Contrary to many people’s preconceptions, therapy is so much more than talk. Together with the many examples we discussed in a previous post, yoga is a powerful healing tool for people with eating disorders and food addiction.
As a gentle form of healthy movement, the practice of yoga also embodies many therapeutic principles. Here are a few examples. For more, see How the Principles of Yoga Can Help Heal Food Issues.
- Tolerating discomfort – Yoga often moves our bodies in new ways. Learning to sit with uncomfortable physical and emotional feelings will give you the power to move through them without using food or food behaviors.
- Taking time to relax and regenerate – Getting yourself to a yoga class is something to celebrate, because it means you gave yourself the gift of self-compassion and self-care. Instead of feeling intimidated by silence and stillness as they compete with your busy mind, let it all go and give your body and mind the break they need.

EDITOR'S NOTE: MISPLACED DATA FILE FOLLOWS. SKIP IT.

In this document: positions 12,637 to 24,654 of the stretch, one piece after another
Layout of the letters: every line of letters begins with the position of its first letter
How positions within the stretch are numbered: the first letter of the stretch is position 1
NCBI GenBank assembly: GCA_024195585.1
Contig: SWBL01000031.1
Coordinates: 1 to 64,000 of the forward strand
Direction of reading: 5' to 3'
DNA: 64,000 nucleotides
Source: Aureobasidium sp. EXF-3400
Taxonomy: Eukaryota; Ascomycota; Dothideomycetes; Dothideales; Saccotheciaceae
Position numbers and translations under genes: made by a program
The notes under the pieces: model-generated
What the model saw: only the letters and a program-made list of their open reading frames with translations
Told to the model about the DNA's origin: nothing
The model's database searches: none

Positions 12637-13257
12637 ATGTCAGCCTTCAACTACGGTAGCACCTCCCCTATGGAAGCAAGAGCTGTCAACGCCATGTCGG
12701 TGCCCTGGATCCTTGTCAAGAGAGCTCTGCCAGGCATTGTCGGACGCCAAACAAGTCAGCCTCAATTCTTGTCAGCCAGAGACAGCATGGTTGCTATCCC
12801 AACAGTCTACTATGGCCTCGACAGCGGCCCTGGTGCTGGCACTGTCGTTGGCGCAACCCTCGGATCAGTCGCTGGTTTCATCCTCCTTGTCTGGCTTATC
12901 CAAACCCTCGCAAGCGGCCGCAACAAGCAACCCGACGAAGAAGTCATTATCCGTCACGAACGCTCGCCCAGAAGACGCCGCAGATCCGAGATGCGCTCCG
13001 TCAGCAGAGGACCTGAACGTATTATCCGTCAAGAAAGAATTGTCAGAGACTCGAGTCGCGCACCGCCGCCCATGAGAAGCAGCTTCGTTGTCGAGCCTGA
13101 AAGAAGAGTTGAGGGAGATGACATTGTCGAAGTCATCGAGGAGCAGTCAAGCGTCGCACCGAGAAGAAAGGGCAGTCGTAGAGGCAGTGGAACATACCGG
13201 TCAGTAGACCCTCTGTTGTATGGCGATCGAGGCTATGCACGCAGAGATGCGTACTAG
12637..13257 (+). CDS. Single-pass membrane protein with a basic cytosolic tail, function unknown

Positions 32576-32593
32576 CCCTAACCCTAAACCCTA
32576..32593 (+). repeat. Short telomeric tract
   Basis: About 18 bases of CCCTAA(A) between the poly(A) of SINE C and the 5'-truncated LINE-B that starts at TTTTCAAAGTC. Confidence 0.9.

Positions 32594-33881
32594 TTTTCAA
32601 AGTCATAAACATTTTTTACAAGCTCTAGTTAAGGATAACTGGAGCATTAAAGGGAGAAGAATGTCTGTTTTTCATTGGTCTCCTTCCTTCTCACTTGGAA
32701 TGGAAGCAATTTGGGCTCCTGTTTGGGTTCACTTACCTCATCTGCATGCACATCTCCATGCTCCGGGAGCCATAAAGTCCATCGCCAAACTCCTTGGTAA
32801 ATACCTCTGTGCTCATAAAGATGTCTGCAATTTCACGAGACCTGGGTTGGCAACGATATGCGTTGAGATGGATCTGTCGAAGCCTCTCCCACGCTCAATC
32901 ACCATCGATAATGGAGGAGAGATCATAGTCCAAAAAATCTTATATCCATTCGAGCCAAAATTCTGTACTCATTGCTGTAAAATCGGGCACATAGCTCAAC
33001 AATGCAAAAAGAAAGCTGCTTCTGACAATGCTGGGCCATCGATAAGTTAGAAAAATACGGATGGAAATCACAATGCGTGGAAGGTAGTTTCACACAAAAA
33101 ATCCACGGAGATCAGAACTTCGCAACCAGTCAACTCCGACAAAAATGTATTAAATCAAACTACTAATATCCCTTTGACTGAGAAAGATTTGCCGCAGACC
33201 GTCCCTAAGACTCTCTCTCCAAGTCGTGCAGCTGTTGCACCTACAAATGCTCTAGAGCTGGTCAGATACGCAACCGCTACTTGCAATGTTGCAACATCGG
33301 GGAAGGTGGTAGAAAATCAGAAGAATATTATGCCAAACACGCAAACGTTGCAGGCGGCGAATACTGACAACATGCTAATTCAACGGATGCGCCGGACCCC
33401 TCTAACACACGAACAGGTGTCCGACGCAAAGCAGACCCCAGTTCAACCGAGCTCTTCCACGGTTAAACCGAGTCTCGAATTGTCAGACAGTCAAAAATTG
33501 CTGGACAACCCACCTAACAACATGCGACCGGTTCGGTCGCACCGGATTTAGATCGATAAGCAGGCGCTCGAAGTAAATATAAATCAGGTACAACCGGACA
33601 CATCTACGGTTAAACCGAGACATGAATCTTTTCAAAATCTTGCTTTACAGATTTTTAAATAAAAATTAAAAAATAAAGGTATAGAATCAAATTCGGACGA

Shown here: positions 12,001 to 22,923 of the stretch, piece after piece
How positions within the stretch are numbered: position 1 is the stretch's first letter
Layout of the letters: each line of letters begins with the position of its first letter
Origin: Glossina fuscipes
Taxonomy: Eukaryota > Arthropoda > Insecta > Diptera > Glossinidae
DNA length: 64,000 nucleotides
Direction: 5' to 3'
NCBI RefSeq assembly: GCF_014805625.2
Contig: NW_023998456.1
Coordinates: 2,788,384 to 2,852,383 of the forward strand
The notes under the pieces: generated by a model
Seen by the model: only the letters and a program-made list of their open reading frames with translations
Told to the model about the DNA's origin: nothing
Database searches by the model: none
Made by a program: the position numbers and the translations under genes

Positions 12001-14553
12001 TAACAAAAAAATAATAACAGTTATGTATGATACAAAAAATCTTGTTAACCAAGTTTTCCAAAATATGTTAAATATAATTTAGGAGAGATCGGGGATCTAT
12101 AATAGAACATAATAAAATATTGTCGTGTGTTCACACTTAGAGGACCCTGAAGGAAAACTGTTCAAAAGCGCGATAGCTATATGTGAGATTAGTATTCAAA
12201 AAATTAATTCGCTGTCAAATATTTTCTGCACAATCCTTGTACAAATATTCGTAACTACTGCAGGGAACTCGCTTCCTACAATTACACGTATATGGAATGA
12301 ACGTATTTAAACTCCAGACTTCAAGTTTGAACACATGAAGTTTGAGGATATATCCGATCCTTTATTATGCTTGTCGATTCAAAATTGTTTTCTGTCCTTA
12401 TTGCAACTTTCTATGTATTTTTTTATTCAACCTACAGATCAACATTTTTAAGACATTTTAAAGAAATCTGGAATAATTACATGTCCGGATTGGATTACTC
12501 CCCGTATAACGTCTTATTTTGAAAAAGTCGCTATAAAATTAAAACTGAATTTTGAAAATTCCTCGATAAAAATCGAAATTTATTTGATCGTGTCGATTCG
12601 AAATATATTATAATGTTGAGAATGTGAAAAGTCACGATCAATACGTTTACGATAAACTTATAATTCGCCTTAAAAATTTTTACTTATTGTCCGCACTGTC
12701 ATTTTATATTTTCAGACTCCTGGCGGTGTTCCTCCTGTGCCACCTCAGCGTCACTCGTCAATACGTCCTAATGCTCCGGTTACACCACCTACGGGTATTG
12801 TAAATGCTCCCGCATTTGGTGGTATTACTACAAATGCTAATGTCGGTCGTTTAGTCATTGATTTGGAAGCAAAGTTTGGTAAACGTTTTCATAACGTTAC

- Being grounded – So much of the torment of an eating disorder happens in the mind. Becoming more conscious of the ground beneath your feet can help you feel a sense of support and connection to the earth and nature.
Yoga-based therapy takes the benefits of yoga one step further, with a trained therapist who will incorporate therapeutic elements into the class. It is suitable for people of all shapes and sizes – all you need is an open mind (learn more about what to expect at a yoga-based therapy group).
For more information, please see this earlier post for an overview of yoga-based therapy. It explains how it is used in recovery from eating disorders and food addiction, as well as alcohol and drug addiction.
If talk therapy is not what you want at this time in your life, perhaps yoga-based therapy can open the channels of communication within.